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Wednesday Oct 24, 2012

Muizenberg case shows danger of not checking tenants

The problems that can face an estate agency handling a difficult tenant in a rented property were revealed yet again by a recent case in Muizenberg.

Rawson Properties Muizenberg franchise were asked to take over the management of an apartment after the owner/landlord had died. The request came from the deceased estate executor.

It transpired that the previous owner had, with the help of an outside agent, rented the flat to an unemployed person.

"This," says Errol King, Rawson Properties Muizenberg franchisee, "is a violation of the Estate Agency Affairs Board's code which makes it clear that agents have to act in the best interests of their client. By accepting an unemployed person as the tenant, the initial agent was placing the client at risk."

Within a short space of time, the tenant had stopped paying his rent and it appears that the initial agent then failed to start eviction proceedings. As a result, the landlord suffered financially.

The situation was exacerbated by the tenant's practice of showering in such a way that the shower water overflowed and penetrated two rooms of the flat below. Repairs had to wait several weeks while the flat below was given a chance to dry out and because Rawson Properties Muizenberg got no response to emails and phone calls made to the tenant.

On checking the lease (an official EAAB document), Rawson Properties Muizenberg found that it gave them the right to enter the property if they suspected that the tenant had damaged or neglected it. They accordingly approached the deceased owner's estate executor and informed him that the estate would have to pay for the repairs to the damaged flat below. With his permission, they then called in a plumber to put an end to the leaking and a locksmith to replace the locks.

"From the passage outside the flat, we saw no sign that any person was living in the unit," said King.

A few days later, however, they got a call from the tenant, saying that they had locked him out of his flat and he was going to sue them for this.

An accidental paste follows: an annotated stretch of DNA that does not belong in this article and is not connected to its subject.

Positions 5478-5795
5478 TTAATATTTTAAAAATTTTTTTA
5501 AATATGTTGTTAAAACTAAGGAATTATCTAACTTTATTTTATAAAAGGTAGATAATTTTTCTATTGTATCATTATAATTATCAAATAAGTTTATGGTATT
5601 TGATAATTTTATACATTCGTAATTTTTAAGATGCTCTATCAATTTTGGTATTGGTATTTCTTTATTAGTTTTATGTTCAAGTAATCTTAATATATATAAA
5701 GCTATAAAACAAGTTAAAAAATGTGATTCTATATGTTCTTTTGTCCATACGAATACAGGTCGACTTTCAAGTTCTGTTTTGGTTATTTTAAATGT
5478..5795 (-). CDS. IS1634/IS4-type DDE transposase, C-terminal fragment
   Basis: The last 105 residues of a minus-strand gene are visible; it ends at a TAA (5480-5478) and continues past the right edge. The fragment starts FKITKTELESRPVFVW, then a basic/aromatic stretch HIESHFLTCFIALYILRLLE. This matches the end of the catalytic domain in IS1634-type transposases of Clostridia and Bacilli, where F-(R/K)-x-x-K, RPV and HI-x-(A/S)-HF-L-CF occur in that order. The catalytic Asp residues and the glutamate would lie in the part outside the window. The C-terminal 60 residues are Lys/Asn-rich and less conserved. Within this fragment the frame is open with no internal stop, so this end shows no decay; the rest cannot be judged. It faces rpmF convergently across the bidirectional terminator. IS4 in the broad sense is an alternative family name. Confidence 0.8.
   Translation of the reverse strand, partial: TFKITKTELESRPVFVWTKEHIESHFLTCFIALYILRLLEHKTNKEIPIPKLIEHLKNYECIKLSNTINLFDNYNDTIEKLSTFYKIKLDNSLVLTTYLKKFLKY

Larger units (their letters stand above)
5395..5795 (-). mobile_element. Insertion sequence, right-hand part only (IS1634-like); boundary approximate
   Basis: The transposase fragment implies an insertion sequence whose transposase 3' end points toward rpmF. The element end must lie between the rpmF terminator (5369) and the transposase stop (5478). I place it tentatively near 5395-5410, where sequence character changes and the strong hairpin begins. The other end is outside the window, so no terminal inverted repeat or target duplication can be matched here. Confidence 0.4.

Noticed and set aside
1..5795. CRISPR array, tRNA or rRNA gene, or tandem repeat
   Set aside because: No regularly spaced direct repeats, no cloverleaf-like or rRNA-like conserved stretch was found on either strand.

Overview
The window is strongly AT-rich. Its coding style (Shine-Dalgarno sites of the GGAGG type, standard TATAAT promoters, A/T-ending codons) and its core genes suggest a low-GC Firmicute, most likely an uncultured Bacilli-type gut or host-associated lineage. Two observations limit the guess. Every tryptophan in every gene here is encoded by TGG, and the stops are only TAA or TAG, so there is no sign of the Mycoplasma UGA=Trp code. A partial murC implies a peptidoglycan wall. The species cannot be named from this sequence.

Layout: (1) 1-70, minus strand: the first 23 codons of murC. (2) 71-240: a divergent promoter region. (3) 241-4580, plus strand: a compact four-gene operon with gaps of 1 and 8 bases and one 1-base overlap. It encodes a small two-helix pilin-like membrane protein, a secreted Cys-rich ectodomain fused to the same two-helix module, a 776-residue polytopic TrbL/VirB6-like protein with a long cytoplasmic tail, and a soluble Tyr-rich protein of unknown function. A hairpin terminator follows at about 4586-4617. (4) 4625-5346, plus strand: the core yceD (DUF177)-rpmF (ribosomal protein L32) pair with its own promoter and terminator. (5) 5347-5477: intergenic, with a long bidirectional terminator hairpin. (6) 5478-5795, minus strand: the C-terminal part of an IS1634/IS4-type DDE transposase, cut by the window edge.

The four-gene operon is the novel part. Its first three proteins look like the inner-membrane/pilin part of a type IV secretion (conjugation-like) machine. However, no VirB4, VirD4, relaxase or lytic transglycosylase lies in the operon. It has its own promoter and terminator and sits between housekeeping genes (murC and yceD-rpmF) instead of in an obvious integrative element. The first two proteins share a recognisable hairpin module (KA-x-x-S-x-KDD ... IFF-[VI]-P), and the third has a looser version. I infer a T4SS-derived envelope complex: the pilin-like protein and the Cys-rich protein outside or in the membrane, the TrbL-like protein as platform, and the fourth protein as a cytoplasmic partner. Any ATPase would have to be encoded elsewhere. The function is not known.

"The tenant then laid a charge of breaking and entering against Rawson Properties," said King. "He alleged, among other things, that we had also stolen his valuable gold jewellery."

"This allegation was followed by a call from the police to report to the station at once. There, we were told we would have to pay the full amount of the missing jewellery or we would be arrested."

At this point, Rawson Properties Muizenberg handed the matter to their attorneys and it was agreed that they would discuss the matter with the tenant's attorney. Nevertheless, a few days later the police returned to Rawson Muizenberg, apparently intent on arresting King and one of his colleagues - who were fortunately not there. King then contacted the police and asked them to come and get copies of the unanswered emails, the lease and the plumber's report, which indicated just how much damage had been done and how much repair was needed.

"All of this," said King, "showed that we had exceptionally good reasons for entering the flat."

After this the police dropped the case. Subsequently, it was found that the tenant was under curatorship and accordingly had no right to lay a case in law.

King said that the incident was particularly worrying, not only because it showed that the police are inclined to act in a very high handed manner but also because it showed that there are still landlords and agents who are prepared to take on tenants without checking their credit and other records.

"It is this slackness," said King, "that has led to so many very serious incidents of tenants defaulting on their payments. Any good rental agent will tell you that credit checking is an absolutely fundamental key process to running a successful rental portfolio."

Rawson Properties Press Release

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